Football season is over, the NBA is going Linsane and hockey is doing its thing. Meanwhile, baseball is ready waiting in the on-deck circle.
Pitchers, catchers and position players have arrived to their respective camps in Arizona and Florida by now. Spring training is always an exciting time of the year, a symbol of blossoming new growth where anything and anybody can get a fresh start to their baseball careers.
No team exudes the essence of springtime more than the Oakland Athletics, a franchise that has almost completely re-harvested its roster over the past few months. Out with last year’s crop of All-Star pitchers Trevor Cahill, Gio Gonzalez and Andrew Bailey. In with fresh seeds like Jarrod Parker, Brad Peacock, Josh Reddick and Yoenis Cespedes.
As the A’s cultivate their young, budding roster, there are many questions regarding the 2012 season. Which players will bear fruit? Which ones will wilt? Which produce will be re-sold?
Let’s take a look at the Athletics roster as they approach spring training. Here we’ll analyze the team’s bullpen.
One of the lone bright spots out of the bullpen for the Oakland A’s last season was Grant Balfour. The right-hander posted a 2.47 ERA and 1.03 WHIP, to go with five wins and two saves—an all-around solid showing in his first season in Oakland.
Though he did taper off a bit last year—5.40 ERA, three home runs in 8.1 innings in September—it is assumed that Balfour will be one of the contenders to become the team’s closer, after the departure of Andrew Bailey this past offseason.
In his favor is his strikeout ability: He has a career mark of 9.92 strikeouts per nine innings. Last season, however, he served up a career-high eight home runs, and his walk ratio was higher than would be desired for a closer—especially one with an elongated delivery like Balfour has. He did blow five saves in 2011, most of them coming in earlier innings of tight ballgames.
2012 outlook: Expect Balfour to land the closer role coming out of spring training. But with no clear-cut favorite as of now, it’s possible he could lose his spot at some point this season. However, manager Bob Melvin does not seem to be the type to flip-flop the way that his predecessor did so often.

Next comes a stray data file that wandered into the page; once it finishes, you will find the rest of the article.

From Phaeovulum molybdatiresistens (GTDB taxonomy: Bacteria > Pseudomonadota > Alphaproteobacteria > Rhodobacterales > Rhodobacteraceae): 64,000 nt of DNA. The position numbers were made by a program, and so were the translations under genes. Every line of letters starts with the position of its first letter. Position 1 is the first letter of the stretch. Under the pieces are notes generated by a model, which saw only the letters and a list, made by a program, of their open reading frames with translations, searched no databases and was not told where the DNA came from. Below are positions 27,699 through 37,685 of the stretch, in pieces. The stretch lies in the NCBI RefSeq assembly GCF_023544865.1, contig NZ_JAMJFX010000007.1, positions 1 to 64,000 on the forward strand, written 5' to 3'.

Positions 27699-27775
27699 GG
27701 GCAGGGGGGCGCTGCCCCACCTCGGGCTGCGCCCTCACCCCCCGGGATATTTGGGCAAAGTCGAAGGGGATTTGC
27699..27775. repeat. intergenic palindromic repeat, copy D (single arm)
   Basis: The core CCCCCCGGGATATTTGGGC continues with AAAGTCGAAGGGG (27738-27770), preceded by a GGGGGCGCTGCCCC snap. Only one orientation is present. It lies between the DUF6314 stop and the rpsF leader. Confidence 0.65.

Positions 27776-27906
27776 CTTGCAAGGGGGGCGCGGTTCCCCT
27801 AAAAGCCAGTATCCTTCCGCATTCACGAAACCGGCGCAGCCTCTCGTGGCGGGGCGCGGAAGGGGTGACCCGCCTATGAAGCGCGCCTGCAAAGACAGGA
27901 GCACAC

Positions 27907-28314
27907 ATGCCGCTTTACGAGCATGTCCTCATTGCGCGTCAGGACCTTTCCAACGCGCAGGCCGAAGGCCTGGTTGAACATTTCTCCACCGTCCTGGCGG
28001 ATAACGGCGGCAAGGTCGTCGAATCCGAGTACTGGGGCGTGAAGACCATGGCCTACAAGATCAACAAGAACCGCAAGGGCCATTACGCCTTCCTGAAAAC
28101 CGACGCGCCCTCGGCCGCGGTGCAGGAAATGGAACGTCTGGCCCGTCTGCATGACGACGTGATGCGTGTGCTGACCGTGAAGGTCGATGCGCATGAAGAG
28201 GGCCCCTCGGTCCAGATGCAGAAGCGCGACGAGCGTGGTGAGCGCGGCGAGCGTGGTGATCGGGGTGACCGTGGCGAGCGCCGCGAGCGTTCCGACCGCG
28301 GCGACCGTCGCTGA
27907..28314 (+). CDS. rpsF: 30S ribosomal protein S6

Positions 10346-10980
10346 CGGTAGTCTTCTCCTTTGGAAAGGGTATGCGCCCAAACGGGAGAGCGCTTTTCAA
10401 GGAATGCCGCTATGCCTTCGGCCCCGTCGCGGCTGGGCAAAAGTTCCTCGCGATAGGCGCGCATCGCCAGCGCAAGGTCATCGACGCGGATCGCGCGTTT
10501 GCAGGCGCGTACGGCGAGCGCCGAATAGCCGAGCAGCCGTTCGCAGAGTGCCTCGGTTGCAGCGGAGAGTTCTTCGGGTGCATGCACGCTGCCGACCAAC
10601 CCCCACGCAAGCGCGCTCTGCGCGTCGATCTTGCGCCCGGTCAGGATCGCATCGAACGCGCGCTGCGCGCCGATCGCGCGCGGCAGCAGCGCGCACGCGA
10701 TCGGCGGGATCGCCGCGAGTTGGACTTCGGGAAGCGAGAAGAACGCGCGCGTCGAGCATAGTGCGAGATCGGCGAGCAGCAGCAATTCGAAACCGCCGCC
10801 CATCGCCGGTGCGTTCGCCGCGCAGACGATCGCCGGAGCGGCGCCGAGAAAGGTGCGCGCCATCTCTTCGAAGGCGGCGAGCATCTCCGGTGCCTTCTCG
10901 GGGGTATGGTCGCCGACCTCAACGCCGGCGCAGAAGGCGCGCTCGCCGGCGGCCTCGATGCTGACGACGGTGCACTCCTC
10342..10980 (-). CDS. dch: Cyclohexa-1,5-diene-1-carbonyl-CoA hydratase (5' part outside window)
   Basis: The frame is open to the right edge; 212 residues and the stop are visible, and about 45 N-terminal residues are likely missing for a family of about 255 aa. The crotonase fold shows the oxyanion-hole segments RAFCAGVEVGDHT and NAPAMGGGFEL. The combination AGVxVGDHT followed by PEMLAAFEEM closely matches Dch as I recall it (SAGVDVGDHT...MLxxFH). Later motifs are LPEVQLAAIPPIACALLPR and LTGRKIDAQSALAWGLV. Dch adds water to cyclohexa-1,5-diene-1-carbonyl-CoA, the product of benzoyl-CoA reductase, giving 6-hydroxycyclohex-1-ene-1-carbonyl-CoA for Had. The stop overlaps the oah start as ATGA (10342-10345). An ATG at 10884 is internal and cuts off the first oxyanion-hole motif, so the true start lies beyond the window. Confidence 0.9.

Jerry Blevins had sort of a down-and-up season in 2011: As in, he was sent down to Triple-A and called up to the big club several times last year. As a result, the lanky reliever appeared in only 26 games with Oakland but made 27 appearances with Triple-A Sacramento.
The lefty specialist pitched terribly with the A’s: 2.86 ERA with a .235 opponents’ batting average and 8.26 strikeouts-per-nine-innings average. But for whatever reason, Oakland stood by veteran left-hander Craig Breslow during late innings, and ultimately it appeared the team had lost confidence in the 28-year-old Blevins.
Breslow is now gone, shipped away last offseason. So Blevins is in line as one of the more experienced southpaw relievers in the Athletics’ bullpen. Look for him to secure a spot on the roster and remain in Oakland for the entire season—unless management decides to ship him off at the trading deadline.
2012 outlook: Lefty set-up man, no more than a few outs—mostly in the sixth or seventh innings.
A late-season call-up with the A’s in 2011, Andrew Carignan is fighting for a roster spot this spring training. The right-handed reliever made six September appearances last year, posting a 4.26 ERA in several non-competitive games.
In 2011, Carignan split time at several minor league levels, reaching the Triple-A ballclub in Sacramento, where he posted a 2.16 ERA and .186 opponents’ batting average in 13 appearances. Solid numbers.
This past offseason, however, Carignan regressed a bit in winter ball, logging a 6.57 ERA in 12.1 innings with the Phoenix Desert Dogs.
Where he’ll be in 2012: The 25-year-old Carignan will, in all likelihood, end up clocking in with the Sacramento River Cats to start the season. Depending on injuries, he could find a couple call-ups to the big league A’s before season’s end.
Ryan Cook arrived in Oakland via the trade that sent Trevor Cahill to the Arizona Diamondbacks. The right-hander made 12 appearances last season, logging only 7.2 innings of work. He struggled mightily with his control (eight walks), which contributed to his 7.04 ERA and 2.48 WHIP—extremely lofty numbers in the wrong categories.
Last year, Cook was converted to the bullpen, after spending the previous three seasons in the minors as a starting pitcher. He excelled as a reliever, cooking up a 2.21 ERA in 48 appearances at two levels in the minors. More impressive were the two measly home runs he gave up in 61 innings of work.
Where he’ll be in 2012: Look for Cook to get some seasoning in Triple-A Sacramento. Like Carignan, Cook will be competing for a spot as a right-handed set-up man down the road.
The flame-throwing Fautino De Los Santos is another candidate for the Athletics’ closer role. The right-handed stud has one of the best fastballs on the club, clocking in at an average of 95.8 miles per hour, according to ESPN.com.